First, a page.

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Edinburgh Enclave

Edinburgh, Scotland

By: David Gould

Appeared in May/June 2003 LINKS

Several years ago two Scots, Ian Simpson and John Macaskill, decided to take a picturesque ruin on some rumpled East Lothian farmland and re-create it as a stunning lodge flanked by dozens of top golf courses.

Their dream-made-real is Fenton Tower, a restored 15th century stockade tower once sacked by Oliver Cromwell himself. The 400-year-old structure never lost its vault-thick exterior walls, but for 350 years there was little within them but an empty shaft. Restoration is a meager term for the magnificent décor and appointments now to be enjoyed in this unique redoubt. Entering its second full year of business, Fenton Tower is “getting the clientele we expected,” says general manager Wayne Moran. “Eight gents who come over from the States for a week and can spend a bob or two. Most will have me book them a week of golf on the 36-18-36-18 plan.” A typical playlist begins with Gullane No. 1 and North Berwick West. Then it’s over to St. Andrews for a day on the Old Course and Kingsbarns.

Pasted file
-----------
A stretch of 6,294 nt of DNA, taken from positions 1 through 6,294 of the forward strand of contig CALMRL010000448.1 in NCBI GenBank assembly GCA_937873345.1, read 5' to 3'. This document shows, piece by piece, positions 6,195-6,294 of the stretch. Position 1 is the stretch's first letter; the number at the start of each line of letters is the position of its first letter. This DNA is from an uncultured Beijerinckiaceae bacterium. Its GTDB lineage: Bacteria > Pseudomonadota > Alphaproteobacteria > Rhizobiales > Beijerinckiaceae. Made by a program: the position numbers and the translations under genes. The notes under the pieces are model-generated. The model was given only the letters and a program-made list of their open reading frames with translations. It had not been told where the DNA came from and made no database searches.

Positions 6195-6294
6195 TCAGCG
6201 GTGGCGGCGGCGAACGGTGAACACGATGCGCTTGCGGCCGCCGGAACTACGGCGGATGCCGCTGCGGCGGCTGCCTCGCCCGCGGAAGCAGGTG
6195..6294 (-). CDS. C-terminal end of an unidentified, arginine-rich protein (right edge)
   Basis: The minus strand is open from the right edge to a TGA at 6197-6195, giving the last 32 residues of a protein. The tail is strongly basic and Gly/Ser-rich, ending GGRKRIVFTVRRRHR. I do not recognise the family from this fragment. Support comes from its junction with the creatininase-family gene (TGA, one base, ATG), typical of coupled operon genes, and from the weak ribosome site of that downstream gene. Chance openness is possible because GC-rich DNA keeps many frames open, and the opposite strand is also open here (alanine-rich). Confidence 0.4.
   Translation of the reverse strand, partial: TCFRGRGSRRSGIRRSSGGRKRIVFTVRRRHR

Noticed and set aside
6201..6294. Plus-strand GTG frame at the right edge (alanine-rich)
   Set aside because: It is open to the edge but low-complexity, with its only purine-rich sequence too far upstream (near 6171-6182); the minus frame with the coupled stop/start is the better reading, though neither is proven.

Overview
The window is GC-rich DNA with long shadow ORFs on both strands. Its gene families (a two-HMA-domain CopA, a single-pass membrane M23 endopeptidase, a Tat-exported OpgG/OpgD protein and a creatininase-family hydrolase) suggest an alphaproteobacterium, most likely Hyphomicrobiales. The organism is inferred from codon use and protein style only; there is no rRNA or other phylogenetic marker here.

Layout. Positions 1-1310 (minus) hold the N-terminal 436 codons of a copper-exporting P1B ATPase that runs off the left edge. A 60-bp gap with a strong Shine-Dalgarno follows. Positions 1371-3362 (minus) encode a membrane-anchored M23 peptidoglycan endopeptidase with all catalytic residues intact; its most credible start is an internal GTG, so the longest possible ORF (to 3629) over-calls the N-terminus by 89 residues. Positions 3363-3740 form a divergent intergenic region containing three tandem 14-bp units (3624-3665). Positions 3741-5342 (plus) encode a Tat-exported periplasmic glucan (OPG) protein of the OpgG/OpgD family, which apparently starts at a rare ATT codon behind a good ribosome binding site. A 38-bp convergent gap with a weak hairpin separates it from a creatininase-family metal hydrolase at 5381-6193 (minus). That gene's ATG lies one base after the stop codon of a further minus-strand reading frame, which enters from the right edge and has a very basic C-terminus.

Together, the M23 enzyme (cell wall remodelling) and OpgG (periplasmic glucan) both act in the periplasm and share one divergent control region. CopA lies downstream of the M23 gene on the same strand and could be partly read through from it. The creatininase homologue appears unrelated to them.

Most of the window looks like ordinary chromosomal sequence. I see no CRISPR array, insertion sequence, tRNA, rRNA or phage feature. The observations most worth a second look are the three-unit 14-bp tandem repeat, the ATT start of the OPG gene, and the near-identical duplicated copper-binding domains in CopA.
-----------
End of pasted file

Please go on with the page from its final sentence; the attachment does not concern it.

“Muirfield is right down the road, but I’m not able to directly arrange bookings there,” reports Moran. “That’s something our guests can arrange with the club.”

No matter the day’s golf destination, Tower-dwellers return home tuckered out. Which is why the establishment's high-class culinary program and “Gosford Park”-style service carries such value. On a six-night stay, a guest party will take three or four of its dinners in Fenton Tower's unique, barrel-vaulted dining room. To keep in touch with modern reality, guests have cable access, DVD viewing and separate phone and Internet connections in their rooms.

Down the road is the stimulating city of Edinburgh, Scotland’s capital of arts, culture and cuisine. And coming soon to the Tower is a casual little par-3 hole, right outside the castle walls, that plays to an island green in the middle of the estate's private loch.

“We expect our guests might venture out in the early evening with a tray of large whiskeys and good cigars to see whose wedge game is sharpest,” says Moran. “Just a bit of fun before dinner.”

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